Ryan Nugent-Hopkins, who scored 52 points in 62 NHL games last season, will be Canada's captain at the WJC. (Photo by David Maxwell/Getty Images)
There’s a good chance if you’re a Canadian, depending upon which time zone you occupy, you’ll either be waking up really early or staying up really late to watch Canada play its first game in the World Junior Championship on Boxing Day.
It’s a holiday ritual that is becoming less prevalent in Canada, since most years the tournament is held in North America and played in prime time. But there’s certainly something special about waking up early and watching a hockey game in your pajamas. It’s all the better when you’re watching a group of teenagers playing for nothing but national pride, still unsullied by the riches of professional sports.
Yeah, about that. Take a good look at Canada’s roster for this year’s WJC in Ufa, Russia. Notice anything? Well, the fact that 20 of the 23 players named to the team have already been drafted by an NHL team is nothing new. But if you look more closely, you’ll see that of that 20, 16 of them have already signed NHL contracts and received a nice chunk of change in bonus money.
The mother (father?) of all of them is, of course, Ryan Nugent-Hopkins, who would be playing for the Edmonton Oilers these days if not for the lockout. With base salary and performance bonuses, Nugent-Hopkins made $1.35 million playing for the Oilers last season. This summer he picked up $92,500 in signing bonus money and is currently pulling in another $70,000, his minor league salary playing for the Oklahoma City Barons of the American League.
But he’s not the only one who likely won’t have to worry about counting pennies when he goes souvenir shopping for Russian dolls. The vast majority of his teammates will have a fair bit of coin in their pockets, too.
Nathan MacKinnon, Jonathan Drouin and J.C. Lipon have not yet been drafted by an NHL team, but all will be in June and MacKinnon and Drouin are almost certain to immediately negotiate rich entry-level deals. Of the other players, only goalie Jake Paterson (drafted by Detroit), defenseman Tyler Wotherspoon (Calgary) and forwards Charles Hudon (Montreal) and Anthony Camara (Boston) have yet to sign contracts.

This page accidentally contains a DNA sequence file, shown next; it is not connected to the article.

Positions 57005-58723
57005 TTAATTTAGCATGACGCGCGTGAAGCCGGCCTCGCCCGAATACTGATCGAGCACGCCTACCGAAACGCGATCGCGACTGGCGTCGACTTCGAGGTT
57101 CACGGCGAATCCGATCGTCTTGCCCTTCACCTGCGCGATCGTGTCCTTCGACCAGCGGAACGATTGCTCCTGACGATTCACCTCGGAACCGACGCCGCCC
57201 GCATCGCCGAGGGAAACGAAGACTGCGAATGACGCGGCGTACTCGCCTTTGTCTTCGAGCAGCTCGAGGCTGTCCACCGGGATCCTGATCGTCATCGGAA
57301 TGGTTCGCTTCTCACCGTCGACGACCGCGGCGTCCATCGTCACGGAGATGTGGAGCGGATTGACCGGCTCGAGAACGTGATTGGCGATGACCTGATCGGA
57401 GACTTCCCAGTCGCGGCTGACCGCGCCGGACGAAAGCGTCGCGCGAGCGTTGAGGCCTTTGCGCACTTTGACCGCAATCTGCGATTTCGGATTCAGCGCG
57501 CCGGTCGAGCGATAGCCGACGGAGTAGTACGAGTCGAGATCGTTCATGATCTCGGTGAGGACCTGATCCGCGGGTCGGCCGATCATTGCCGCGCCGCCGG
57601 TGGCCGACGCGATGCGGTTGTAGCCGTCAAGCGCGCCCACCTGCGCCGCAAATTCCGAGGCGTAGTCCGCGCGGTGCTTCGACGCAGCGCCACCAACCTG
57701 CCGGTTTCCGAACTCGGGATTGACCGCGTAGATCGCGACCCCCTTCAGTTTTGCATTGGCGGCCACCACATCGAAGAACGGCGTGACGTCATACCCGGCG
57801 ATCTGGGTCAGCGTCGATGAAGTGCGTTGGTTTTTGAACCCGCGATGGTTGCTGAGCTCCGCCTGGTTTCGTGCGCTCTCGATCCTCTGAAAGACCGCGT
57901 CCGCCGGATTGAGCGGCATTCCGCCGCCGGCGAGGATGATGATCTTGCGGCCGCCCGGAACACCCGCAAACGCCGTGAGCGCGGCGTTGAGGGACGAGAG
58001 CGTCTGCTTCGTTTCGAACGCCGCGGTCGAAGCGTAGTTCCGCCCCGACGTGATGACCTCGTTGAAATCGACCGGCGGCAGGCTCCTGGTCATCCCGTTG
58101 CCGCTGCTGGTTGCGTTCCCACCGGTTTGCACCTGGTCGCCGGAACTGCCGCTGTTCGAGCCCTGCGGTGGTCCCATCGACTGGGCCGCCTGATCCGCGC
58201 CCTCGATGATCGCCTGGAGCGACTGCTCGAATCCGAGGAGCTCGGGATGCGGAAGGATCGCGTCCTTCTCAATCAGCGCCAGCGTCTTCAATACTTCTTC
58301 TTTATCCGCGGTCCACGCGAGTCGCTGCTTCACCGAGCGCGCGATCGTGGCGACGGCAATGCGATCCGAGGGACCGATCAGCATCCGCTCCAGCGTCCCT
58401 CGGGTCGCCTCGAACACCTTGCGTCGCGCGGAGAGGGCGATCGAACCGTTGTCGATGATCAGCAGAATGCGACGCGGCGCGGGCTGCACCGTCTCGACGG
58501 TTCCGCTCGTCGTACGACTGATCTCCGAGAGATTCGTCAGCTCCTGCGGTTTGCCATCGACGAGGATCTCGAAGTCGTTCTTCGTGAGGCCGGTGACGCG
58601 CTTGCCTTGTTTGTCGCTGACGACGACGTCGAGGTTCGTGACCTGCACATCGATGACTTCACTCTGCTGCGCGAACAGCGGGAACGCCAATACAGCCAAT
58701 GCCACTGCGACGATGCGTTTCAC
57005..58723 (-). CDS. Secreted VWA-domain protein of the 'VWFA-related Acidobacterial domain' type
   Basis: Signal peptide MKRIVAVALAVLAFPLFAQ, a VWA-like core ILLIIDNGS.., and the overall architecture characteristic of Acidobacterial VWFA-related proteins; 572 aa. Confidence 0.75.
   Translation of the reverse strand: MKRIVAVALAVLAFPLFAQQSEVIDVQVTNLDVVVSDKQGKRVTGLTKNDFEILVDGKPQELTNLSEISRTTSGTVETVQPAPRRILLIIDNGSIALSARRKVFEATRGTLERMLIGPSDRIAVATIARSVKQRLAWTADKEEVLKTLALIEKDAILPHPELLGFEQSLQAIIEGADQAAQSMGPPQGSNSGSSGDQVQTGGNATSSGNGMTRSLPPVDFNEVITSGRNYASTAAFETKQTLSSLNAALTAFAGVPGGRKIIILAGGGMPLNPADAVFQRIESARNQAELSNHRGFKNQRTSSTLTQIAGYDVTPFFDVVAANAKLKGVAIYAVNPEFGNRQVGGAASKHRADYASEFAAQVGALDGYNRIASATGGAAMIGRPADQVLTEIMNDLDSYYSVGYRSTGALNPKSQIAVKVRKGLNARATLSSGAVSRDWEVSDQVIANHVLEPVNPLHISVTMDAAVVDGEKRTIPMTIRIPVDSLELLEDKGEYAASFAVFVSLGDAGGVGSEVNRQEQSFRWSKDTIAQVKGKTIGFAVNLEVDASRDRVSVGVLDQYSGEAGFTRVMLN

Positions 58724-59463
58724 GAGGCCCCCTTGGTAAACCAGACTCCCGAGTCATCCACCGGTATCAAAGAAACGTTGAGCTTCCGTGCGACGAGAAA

The other 16 players have, meaning they each received signing bonuses of $92,500 this summer – with the exception of Jordan Binnington, whose signing bonus was $90,000. And there are another group of players – defensemen Scott Harrington (drafted by Pittsburgh), Ryan Murphy (Carolina) and Dougie Hamilton (Boston) and forwards Jonathan Huberdeau (Florida), Ryan Strome (New York Islanders), Mark Scheifele (Winnipeg) and Philip Danault (Chicago) - who signed their entry-level deals in the summer of 2011, meaning they’ve already made a total of $185,000 over the past two seasons.
In fact, the average salary of a drafted player on Canada’s world junior team this year is $77,375. And there’s a good chance players such as Morgan Reilly (Toronto), Hamilton, Strome, Huberdeau, Scheifele and Murphy will be making much more money if the NHL and NHL Players’ Association manage to sort out their differences and come to an agreement to save this season.
Remember that when you’re watching the world juniors this holiday. Whether or not the Canadian team wins gold as expected, almost all of their future paths have been lined with gold already.
NO SURPRISES HERE
In response to indications the NHL Players’ Association would possibly go through with a disclaimer of interest, the NHL filed a class action complaint in New York Federal Court Friday, seeking to confirm the legality of the lockout. The league also filed an unfair labor practice charge with the National Labor Relations Board, claiming the NHLPA's disclaimer threat was a subversion of the bargaining process. Clearly, the legal avenue hasn’t taken Gary Bettman and Co., by surprise.
In fact, Bettman all but predicted the NHLPA would disclaim interest when he addressed the media after talks blew up last Thursday.
“Lots has been written about decertification,” Bettman said. “Those of you who have been writing about it might want to look at disclaimer, which is more likely to happen. What would happen if it happens? The board was thoroughly briefed by counsel on the subject on Wednesday and we don’t view it in the same way in terms of its impact as apparently the union may. It’s not something we focus on the same way (the media does).”
It’s expected the players will vote on a proposal that would give the union the right to proceed. It would effectively remove the NHLPA as the negotiating agent for the players, which would dissolve the union and allow the players to argue that the lockout is illegal and file anti-trust action against the league.
The league will undoubtedly argue that this kind of move does not represent the spirit of the laws governing disclaimer of interest and that it’s a sham. Not sure how that would be interpreted legally, but morally that’s exactly what it is.
Just to be straight here, when owners sign players to front-loaded deals that circumvent the salary cap, they’re completely to blame, but the players who sign them are not. And as long as the union works for them, making them very rich and representing all their interests, that’s good. But the moment it benefits them to disassociate themselves with it – only to reform again, of course, the moment the lockout ends – that’s fine, too.
All right. Just checking.
Ken Campbell is the senior writer for The Hockey News and a regular contributor to THN.com with his column. To read more from Ken and THN's other stable of experts, subscribe to The Hockey News magazine.